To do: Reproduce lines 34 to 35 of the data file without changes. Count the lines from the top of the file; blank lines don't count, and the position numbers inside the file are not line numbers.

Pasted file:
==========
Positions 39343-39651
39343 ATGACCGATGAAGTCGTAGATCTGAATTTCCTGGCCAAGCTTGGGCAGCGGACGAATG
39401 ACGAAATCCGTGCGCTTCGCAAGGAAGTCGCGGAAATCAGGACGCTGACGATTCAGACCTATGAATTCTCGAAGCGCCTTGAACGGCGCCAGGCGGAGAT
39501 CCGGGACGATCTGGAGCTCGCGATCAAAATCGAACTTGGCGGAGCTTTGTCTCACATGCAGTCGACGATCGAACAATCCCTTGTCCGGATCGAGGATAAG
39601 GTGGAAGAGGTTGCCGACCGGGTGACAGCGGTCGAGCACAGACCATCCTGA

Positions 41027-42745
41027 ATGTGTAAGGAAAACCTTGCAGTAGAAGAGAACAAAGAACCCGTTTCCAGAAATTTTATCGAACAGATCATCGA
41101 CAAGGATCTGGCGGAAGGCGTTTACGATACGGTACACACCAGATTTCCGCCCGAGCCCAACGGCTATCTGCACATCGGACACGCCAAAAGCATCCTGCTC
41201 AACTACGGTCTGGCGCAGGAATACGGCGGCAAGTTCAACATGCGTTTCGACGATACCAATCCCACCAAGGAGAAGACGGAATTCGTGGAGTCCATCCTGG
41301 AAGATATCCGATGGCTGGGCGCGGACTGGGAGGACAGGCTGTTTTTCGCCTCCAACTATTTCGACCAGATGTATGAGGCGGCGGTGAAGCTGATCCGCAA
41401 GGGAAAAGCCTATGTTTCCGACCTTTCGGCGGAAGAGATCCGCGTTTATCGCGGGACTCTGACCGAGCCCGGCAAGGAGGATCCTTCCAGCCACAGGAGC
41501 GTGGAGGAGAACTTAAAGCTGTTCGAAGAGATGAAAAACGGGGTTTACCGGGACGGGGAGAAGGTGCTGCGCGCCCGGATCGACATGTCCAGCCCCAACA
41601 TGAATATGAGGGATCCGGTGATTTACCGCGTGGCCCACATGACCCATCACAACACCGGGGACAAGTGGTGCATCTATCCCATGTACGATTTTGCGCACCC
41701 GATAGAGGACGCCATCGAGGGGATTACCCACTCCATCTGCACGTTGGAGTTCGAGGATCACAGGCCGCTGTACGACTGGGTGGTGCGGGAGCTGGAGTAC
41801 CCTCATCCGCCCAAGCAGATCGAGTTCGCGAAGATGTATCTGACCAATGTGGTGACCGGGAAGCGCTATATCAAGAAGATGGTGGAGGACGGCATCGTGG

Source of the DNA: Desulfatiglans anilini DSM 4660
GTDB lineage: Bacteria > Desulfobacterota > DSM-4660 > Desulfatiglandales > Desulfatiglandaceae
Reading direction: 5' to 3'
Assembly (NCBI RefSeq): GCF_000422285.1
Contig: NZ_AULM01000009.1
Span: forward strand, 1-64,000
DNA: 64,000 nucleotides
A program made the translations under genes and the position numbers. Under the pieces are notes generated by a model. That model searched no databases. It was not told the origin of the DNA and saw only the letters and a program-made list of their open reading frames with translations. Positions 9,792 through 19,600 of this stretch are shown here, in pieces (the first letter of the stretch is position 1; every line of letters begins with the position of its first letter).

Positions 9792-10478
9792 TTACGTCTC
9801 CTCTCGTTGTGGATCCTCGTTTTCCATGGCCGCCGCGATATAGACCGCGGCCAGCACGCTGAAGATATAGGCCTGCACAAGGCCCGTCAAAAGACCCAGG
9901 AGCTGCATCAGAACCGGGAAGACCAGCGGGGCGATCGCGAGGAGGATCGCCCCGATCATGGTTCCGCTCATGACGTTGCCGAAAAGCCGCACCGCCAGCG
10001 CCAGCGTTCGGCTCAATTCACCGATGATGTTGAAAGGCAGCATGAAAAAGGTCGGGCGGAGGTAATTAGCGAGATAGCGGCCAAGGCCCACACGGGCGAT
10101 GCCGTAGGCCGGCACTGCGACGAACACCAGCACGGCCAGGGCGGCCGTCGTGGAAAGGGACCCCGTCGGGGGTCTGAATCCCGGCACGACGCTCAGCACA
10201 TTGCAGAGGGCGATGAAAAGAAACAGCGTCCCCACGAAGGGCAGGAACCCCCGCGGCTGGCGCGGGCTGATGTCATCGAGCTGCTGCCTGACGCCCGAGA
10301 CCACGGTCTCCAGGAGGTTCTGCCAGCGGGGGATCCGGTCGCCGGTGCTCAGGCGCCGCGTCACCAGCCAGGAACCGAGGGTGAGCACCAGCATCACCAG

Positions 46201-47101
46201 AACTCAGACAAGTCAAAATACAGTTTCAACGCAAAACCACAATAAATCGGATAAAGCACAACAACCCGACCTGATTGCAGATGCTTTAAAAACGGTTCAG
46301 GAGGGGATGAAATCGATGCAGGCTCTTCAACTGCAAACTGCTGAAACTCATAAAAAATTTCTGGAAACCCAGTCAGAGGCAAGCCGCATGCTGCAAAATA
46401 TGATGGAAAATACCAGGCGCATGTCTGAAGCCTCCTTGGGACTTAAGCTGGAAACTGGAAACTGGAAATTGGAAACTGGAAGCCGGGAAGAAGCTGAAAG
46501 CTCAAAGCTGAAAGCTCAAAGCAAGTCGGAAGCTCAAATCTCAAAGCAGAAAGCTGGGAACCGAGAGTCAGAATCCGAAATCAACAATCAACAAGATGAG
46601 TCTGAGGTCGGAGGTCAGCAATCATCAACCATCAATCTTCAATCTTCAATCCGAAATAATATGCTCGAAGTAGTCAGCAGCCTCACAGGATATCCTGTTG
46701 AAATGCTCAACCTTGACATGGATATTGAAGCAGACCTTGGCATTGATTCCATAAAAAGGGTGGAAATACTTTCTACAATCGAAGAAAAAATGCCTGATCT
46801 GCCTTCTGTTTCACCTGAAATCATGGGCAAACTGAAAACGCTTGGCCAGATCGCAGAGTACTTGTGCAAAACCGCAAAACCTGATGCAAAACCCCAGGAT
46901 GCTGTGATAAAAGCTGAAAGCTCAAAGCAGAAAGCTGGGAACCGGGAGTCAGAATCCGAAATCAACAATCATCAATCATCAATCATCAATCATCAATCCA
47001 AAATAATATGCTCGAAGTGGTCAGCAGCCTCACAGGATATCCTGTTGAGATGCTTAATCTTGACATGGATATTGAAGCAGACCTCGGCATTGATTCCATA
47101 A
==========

46301 GAGGGGATGAAATCGATGCAGGCTCTTCAACTGCAAACTGCTGAAACTCATAAAAAATTTCTGGAAACCCAGTCAGAGGCAAGCCGCATGCTGCAAAATA
46401 TGATGGAAAATACCAGGCGCATGTCTGAAGCCTCCTTGGGACTTAAGCTGGAAACTGGAAACTGGAAATTGGAAACTGGAAGCCGGGAAGAAGCTGAAAG